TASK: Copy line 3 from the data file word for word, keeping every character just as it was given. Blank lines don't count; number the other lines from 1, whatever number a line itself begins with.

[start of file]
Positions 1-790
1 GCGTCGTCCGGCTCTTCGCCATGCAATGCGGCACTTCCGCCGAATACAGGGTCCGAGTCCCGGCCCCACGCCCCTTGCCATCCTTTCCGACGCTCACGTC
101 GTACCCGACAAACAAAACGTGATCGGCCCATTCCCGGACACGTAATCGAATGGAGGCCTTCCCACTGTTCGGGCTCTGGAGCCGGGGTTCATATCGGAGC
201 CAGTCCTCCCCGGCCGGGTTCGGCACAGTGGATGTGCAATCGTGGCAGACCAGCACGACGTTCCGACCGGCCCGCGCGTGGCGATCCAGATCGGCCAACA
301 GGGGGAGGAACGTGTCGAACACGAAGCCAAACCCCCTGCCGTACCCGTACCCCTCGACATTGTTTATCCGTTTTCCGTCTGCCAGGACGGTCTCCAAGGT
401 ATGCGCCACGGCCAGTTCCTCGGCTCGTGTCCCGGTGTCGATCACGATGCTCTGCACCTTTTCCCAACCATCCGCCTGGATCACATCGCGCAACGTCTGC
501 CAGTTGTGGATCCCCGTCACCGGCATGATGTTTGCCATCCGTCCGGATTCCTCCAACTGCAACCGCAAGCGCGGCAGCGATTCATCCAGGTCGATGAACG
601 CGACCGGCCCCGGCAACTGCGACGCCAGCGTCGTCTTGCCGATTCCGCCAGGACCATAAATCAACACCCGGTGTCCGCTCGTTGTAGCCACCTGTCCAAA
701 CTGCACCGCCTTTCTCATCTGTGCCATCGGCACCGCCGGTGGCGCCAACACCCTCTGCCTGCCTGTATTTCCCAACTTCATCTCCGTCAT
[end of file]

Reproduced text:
101 GTACCCGACAAACAAAACGTGATCGGCCCATTCCCGGACACGTAATCGAATGGAGGCCTTCCCACTGTTCGGGCTCTGGAGCCGGGGTTCATATCGGAGC